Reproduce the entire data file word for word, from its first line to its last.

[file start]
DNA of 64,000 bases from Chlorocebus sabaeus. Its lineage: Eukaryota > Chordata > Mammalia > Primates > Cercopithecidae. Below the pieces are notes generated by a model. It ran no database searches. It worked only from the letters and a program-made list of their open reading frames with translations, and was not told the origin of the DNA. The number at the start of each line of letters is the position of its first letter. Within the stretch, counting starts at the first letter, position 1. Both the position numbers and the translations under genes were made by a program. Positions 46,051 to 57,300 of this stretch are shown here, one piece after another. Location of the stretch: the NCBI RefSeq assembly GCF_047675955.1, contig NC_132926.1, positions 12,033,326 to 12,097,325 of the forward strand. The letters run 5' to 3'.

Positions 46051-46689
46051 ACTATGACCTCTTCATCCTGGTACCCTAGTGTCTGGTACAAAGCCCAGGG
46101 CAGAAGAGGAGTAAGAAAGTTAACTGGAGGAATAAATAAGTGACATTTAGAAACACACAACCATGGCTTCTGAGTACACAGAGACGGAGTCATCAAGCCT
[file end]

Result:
DNA of 64,000 bases from Chlorocebus sabaeus. Its lineage: Eukaryota > Chordata > Mammalia > Primates > Cercopithecidae. Below the pieces are notes generated by a model. It ran no database searches. It worked only from the letters and a program-made list of their open reading frames with translations, and was not told the origin of the DNA. The number at the start of each line of letters is the position of its first letter. Within the stretch, counting starts at the first letter, position 1. Both the position numbers and the translations under genes were made by a program. Positions 46,051 to 57,300 of this stretch are shown here, one piece after another. Location of the stretch: the NCBI RefSeq assembly GCF_047675955.1, contig NC_132926.1, positions 12,033,326 to 12,097,325 of the forward strand. The letters run 5' to 3'.

Positions 46051-46689
46051 ACTATGACCTCTTCATCCTGGTACCCTAGTGTCTGGTACAAAGCCCAGGG
46101 CAGAAGAGGAGTAAGAAAGTTAACTGGAGGAATAAATAAGTGACATTTAGAAACACACAACCATGGCTTCTGAGTACACAGAGACGGAGTCATCAAGCCT